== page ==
Panasonic 100-300/4-5.6 Lumix G Vario review by Ming Thein: Among the blinds, this is the one-eyed king of m43 super tele zoom lenses.

"So what’s the 100-300 useful for? To be honest, I bought it out of curiosity and the lack of a telephoto solution for any of my other systems. It’s actually a pretty good option for reach in a pinch, especially when you’re not sure you’re going to need it – and don’t want to carry around a large 300, 400 or 500mm supertelephoto. The combination of lens and OM-D doesn’t occupy much space in the bag at all. Aside from slightly reduced optical quality and a slower aperture, the biggest . . . read more

Tokina Reflex 300mm f/6.3 MF Macro Lens review at DSLR Magazine.com: Google translated edition.

"Throughout our testing Reflex Tokina 300mm f / 6,3 MF have learned to compensate for the idiosyncrasies taking advantage of what digital photography offers the one hand, and the special modes of the Olympus OM-D on the other: we set characteristic curve making the camera (possible in the OM-D), providing more density in the shadows and brightness and contrast in the lights. With this adjustment, the gain is very important acutance. Of course, each user will know . . . read more

Canon EF 300mm f/2.8L IS II USM review at SLR Gear

"With the price tag of this lens, you would expect top-tier results - and pleasantly, there's no surprise here. On either the sub-frame Canon 7D or the full-frame Canon 1Ds mkIII, we noted excellent results for sharpness from ƒ/2.8 all the way to ƒ/8. At ƒ/11 diffraction limiting starts to set in, but even then there's no

practical impact on sharpness until ƒ/16, where there is a very slight reduction in overall sharpness. . . . read more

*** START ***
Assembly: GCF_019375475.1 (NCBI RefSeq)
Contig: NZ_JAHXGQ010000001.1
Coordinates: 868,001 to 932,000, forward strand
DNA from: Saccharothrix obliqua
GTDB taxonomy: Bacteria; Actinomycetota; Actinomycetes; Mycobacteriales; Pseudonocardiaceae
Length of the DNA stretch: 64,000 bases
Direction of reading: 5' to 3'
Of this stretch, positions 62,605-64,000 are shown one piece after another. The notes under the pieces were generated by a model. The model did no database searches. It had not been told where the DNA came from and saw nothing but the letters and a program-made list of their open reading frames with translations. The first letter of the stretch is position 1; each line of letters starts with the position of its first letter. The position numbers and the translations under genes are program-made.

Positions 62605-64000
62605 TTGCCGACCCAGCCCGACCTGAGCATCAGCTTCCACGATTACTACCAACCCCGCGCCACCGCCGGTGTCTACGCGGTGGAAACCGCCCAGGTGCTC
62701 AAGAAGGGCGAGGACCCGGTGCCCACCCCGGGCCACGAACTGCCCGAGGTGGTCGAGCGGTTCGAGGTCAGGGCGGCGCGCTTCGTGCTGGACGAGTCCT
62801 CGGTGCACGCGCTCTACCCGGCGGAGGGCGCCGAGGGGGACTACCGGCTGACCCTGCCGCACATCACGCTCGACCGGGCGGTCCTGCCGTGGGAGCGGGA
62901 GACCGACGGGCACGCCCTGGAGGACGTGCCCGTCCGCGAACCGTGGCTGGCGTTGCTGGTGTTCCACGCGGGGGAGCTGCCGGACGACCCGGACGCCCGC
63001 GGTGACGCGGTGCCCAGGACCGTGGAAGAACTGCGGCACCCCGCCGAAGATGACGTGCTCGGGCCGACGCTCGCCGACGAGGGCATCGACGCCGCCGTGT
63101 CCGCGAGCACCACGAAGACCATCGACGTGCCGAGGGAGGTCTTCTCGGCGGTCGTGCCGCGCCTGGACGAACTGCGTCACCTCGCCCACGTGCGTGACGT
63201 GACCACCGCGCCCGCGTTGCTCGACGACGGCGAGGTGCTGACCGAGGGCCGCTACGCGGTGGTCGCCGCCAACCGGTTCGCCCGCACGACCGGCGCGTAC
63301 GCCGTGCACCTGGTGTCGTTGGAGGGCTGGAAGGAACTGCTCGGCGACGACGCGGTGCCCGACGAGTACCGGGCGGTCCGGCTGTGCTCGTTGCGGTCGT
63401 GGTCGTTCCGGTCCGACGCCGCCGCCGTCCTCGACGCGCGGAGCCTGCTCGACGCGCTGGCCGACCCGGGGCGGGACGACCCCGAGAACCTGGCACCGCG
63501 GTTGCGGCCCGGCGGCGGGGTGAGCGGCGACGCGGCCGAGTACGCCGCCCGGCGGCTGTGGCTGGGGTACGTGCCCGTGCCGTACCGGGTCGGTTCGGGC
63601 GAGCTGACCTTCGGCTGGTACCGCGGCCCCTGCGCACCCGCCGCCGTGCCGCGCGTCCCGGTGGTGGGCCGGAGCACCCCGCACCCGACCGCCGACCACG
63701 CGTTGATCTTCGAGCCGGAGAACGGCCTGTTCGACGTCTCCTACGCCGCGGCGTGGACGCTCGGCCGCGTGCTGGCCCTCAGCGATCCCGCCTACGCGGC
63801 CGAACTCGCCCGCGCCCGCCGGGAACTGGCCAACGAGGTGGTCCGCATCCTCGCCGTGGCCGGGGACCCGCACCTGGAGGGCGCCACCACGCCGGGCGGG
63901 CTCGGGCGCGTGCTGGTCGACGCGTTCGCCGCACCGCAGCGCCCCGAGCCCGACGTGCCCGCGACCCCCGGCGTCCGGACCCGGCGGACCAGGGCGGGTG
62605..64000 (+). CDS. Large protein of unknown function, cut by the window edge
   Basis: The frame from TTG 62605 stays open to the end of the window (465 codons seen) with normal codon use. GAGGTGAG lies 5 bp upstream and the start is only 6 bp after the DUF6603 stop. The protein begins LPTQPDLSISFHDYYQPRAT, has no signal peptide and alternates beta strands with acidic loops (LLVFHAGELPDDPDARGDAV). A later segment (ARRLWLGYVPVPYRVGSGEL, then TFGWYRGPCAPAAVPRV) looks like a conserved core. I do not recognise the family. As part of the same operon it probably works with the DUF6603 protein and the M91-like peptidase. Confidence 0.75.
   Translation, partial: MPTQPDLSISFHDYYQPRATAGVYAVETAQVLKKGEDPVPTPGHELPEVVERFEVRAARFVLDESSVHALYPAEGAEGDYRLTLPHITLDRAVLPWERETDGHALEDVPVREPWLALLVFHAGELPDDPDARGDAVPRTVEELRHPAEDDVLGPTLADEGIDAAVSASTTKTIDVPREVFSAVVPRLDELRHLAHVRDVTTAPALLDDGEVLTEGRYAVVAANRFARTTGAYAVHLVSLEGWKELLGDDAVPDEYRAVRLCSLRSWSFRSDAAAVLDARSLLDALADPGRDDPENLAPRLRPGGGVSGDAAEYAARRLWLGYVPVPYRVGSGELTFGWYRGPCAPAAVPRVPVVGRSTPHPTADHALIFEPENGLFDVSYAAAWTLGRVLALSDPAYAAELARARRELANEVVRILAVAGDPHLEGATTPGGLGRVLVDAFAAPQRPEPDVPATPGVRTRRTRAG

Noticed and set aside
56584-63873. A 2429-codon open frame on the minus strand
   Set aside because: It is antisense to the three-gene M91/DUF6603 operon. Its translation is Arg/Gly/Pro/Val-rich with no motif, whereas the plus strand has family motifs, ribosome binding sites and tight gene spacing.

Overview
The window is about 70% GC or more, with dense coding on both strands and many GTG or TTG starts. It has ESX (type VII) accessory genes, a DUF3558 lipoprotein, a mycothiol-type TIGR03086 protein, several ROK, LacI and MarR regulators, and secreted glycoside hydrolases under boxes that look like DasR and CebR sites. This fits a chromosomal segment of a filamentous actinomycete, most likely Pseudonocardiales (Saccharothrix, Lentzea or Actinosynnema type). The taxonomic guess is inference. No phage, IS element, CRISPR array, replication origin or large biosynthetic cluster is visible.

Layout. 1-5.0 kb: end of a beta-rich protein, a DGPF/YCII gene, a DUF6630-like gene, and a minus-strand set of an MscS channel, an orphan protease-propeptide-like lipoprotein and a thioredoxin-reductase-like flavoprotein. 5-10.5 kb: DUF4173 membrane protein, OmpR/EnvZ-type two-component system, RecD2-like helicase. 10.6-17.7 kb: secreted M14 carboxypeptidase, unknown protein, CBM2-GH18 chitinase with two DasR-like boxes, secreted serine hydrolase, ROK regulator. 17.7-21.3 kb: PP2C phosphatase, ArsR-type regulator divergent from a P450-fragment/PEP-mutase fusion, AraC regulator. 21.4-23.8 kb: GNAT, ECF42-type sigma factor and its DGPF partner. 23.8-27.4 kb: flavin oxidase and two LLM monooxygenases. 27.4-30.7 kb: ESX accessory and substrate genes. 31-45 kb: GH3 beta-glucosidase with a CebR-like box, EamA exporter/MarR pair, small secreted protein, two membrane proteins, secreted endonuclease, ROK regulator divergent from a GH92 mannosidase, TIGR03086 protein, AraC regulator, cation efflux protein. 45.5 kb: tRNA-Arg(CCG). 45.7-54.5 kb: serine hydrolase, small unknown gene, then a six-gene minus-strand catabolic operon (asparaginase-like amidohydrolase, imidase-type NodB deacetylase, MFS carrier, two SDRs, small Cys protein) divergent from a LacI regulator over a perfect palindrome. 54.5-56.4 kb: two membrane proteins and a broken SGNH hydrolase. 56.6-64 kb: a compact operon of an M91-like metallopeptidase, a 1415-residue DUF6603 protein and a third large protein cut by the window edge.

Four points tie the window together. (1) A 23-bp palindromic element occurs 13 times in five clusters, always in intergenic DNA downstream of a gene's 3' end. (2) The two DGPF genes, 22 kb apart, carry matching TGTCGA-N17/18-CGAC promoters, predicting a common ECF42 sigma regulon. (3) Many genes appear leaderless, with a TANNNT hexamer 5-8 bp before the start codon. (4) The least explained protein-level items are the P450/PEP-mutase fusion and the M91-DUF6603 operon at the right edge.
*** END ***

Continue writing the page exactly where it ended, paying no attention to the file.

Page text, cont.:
Canon EF 400mm f/2.8L IS II USM review at SLR Gear

"Again, results for tolerance to chromatic aberration are excellent, with extremely low testing results. Looking at our sample images, I'm hard-pressed to see any form of color fringing in high-contrast areas.

Shading (''Vignetting'') 
On the sub-frame 7D, there is no corner shading to speak of at all with the 400mm ƒ/2.8 II mounted; on

Panasonic LUMIX G VARIO 100-300mm F4.0-5.6 MEGA O.I.S. Review @ Photography blog

Panasonic LUMIX G VARIO 100-300mm F4.0-5.6 MEGA O.I.S

100-300mm translates to 200-600mm in 35mm equivalent terms. Thats some serious zoom reach.

 

"The LUMIX G VARIO 100-300mm F4.0-5.6 MEGA O.I.S. lens offers virtually silent focusing. In use, we have also found the system surprisingly quick on the DMC-GH2, though not quite as zippy as the GH2 and 14-140mm lens combo. With the focus mode on the Panasonic Lumix DMC-GH2 set to AFC, the lens tracked moving subjects well. . . . read more

Canon EF 400mm f/2.8 L IS USM review at photodo

"Supplied in a blow-moulded case of suitcase proportions this lens leaves you in no doubt of its professional status. The build quality is such that if it was run over by a truck, it might scratch the enameled finish. The tripod collar come carrying handle is of tow ball proportions!

Right in front of the mount is the 52mm drop in filter holder with neat, pinch grip release. The lens then . . . read more

Canon EF 800mm f/5.6L IS USM review at SLR Gear

"The Canon 800mm ƒ/5.6L is the longest lens we've ever tested in the lab, and doing so tested our system to the extreme. That said, there aren't exciting results concerning the sharpness profile of the 800mm ƒ/5.6L, but neither will it disappoint. It's a sharp lens, but not tack-sharp: approximately 2 blur units

between ƒ/5.6 and ƒ/11, and between 2-3 blur units at ƒ/16 or ƒ/22. At ƒ/32 it becomes a bit soft and slightly uneven, at around 5 blur units. . . . read more